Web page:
April 2012

You are browsing the archive for April 2012.

International concerns with Internet voting

We note two articles this week, from Canada and Switzerland with citizen/scientists’ concerns with Internet voting.

EDR – Proponents cannot have it both ways

Proponents tout gains in turnout, but then estimate very few will use Election Day Registration (EDR) when it comes to claiming it won’t cost municipalities much and would not result in lines etc.

John Hartwell interviewed Secretary of the State Denise Merill on Stream on Conscience

Extra/missing ballots a problem in Pennsylvania, not in Connecticut

In Philadelphia its a problem to be investigated when there are several voting districts with a few more ballots than voters. In Connecticut we have no confidence that such differences would be found or considered worthy of resolution or investigation.

Basics you need to know about election integrity in fifteen minutes

Kevin O’Neill, Capitol Thinking, interviews the authors of Broken Ballots – Will Your Vote Count, Prof Doug Jones and Dr. Barbara Simons <podcast> When it comes to elections and verifiability, Doug Jones and Barbara Simons are true experts that everyone can understand.

UConn Memory Card Report: Technology 82%-93%, Officials 19%, (Outrage 0%?)

We applaud Dr. Alexander Shvartsman and his team for developing the technology to perform these innovative tests, the diligence to perform the tedious tests, and the fortitude to report the facts.

We do not applaud the lack of cooperation of officials in the audit or the lack of official compliance with memory card procedures. We are left wondering if this is the level of compliance and cooperation when officials know their efforts will be disclosed: “What is their compliance when their actions are unlikely or impossible to scrutinize?” Can you imagine such numbers from any other technology or Government function? Where is the outrage?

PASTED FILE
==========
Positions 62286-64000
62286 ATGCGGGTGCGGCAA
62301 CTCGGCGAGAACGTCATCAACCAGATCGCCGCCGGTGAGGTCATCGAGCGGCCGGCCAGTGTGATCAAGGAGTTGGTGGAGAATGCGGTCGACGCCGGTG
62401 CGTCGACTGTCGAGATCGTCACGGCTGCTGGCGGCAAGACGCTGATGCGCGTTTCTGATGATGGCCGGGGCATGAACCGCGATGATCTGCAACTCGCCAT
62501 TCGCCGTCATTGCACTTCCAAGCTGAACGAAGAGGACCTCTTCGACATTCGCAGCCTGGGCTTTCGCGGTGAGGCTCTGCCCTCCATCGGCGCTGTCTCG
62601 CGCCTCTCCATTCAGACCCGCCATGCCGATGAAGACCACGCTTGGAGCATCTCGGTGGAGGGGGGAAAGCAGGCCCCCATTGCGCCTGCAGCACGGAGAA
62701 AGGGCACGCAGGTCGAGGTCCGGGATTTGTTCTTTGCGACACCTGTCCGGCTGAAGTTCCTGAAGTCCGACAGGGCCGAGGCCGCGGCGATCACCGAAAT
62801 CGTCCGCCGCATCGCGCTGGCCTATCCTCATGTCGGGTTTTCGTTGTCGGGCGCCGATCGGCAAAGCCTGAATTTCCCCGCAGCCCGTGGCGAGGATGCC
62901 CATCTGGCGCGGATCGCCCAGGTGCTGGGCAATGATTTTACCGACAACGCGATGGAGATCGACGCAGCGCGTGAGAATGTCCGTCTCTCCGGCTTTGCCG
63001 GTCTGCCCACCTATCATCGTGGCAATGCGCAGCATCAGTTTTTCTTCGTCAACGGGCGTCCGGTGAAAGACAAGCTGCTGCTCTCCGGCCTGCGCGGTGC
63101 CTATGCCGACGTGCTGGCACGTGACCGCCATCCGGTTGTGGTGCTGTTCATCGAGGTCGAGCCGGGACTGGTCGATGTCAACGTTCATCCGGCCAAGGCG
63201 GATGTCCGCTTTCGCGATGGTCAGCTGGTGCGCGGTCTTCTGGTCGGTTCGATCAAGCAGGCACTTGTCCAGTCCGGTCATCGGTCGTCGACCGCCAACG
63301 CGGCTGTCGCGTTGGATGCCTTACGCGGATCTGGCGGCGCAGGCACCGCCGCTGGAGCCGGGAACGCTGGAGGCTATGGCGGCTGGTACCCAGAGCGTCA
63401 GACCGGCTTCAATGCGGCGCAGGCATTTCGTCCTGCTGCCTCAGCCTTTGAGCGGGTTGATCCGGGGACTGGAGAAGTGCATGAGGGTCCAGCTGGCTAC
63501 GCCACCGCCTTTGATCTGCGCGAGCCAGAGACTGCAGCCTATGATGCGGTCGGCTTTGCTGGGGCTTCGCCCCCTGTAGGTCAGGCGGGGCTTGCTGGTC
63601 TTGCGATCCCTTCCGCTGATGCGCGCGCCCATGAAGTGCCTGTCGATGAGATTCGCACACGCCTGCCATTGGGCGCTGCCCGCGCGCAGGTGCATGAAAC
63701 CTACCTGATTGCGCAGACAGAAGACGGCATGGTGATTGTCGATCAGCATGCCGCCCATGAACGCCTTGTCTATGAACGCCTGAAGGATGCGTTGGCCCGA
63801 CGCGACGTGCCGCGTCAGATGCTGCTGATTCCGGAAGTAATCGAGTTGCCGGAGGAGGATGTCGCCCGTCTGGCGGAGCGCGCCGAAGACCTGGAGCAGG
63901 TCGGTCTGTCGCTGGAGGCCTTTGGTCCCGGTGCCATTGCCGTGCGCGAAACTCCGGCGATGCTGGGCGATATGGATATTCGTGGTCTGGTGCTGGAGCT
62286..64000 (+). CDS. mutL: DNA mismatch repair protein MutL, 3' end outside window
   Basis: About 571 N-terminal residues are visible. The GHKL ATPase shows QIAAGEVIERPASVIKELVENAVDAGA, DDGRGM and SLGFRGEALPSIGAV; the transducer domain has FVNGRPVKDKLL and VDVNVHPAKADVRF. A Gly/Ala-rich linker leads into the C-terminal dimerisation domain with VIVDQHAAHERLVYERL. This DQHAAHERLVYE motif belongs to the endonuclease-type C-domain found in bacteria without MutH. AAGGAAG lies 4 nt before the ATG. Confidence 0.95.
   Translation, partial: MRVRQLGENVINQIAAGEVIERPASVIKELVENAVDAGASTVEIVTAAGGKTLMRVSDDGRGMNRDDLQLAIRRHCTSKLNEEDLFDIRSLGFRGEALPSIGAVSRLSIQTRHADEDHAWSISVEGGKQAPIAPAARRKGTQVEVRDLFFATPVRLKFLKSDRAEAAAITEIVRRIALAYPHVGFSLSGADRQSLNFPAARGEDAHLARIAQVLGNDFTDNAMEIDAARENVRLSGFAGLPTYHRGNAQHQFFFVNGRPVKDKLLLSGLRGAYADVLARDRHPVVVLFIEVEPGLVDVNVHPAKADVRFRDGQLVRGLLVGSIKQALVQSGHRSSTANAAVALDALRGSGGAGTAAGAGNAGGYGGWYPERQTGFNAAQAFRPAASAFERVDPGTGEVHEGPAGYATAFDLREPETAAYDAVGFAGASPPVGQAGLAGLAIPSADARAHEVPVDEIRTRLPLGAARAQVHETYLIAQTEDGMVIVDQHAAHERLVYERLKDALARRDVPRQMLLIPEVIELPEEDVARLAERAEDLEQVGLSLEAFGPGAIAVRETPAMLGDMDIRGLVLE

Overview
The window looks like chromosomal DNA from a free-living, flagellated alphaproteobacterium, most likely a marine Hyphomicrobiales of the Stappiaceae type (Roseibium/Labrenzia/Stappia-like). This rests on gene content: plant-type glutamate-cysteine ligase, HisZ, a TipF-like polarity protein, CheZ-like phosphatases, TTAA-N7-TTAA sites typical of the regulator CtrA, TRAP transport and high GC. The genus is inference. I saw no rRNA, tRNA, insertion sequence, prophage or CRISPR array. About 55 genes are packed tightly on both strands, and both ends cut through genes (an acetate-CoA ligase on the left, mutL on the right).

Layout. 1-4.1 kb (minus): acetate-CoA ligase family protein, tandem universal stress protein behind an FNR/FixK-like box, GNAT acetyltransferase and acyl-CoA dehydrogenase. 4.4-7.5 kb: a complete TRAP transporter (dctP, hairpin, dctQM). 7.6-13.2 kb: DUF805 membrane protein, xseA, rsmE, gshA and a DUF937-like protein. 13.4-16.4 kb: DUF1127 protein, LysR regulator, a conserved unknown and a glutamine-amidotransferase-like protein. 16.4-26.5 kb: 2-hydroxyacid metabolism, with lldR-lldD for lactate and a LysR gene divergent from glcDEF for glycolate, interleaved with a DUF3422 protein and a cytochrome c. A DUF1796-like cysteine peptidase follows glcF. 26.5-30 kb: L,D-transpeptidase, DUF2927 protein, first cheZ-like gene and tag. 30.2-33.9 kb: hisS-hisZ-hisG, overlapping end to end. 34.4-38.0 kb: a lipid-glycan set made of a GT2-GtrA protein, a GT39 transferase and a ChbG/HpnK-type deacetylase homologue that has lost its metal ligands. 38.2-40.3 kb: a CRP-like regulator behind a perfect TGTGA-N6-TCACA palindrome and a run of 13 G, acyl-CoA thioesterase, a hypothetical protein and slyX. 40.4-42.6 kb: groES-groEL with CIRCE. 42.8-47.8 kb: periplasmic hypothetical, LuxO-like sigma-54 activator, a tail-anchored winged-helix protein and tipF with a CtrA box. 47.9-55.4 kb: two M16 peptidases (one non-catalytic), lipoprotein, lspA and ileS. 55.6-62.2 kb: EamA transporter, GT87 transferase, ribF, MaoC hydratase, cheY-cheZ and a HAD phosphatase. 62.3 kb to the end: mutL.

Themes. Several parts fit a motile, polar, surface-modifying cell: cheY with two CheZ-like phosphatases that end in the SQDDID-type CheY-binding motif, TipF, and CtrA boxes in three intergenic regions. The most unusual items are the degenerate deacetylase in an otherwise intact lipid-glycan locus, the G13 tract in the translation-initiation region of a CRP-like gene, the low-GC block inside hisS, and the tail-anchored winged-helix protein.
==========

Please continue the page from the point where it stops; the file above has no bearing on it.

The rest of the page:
The Times and Internet Voting they are not a changing

Once again the New York Times ignores science and the evidence. While scientists once again, refute the Times.

Voting, alas, has unique characteristics that make internet implementations all but impossible given current technology. The big problem is that we make two demands of it that cannot be met simultaneously. We want voting to be very, very secure. And we want it to be very, very anonymous.

Could It Happen Here? Too wide to scan, would we count or copy?

Brad Blog reports ballots too wide to scan in Wisconsin. The official solution – count by hand? NO. They copied the ballots and scanned. We agree with Brad that this is unacceptable. But what would happen in Connecticut – would one of our warnings come true?

DHS Expert: Internet voting not secure

I had a front row seat last Thursday in Santa Fe, to hear Bruce McConnell from the Department of Homeland Security discuss Internet Voting.

Some people think online voting is bound to happen, though, once the kinks are worked out. But as McConnell’s comments show, those who worry a lot about cybersecurity believe that time is a long way away.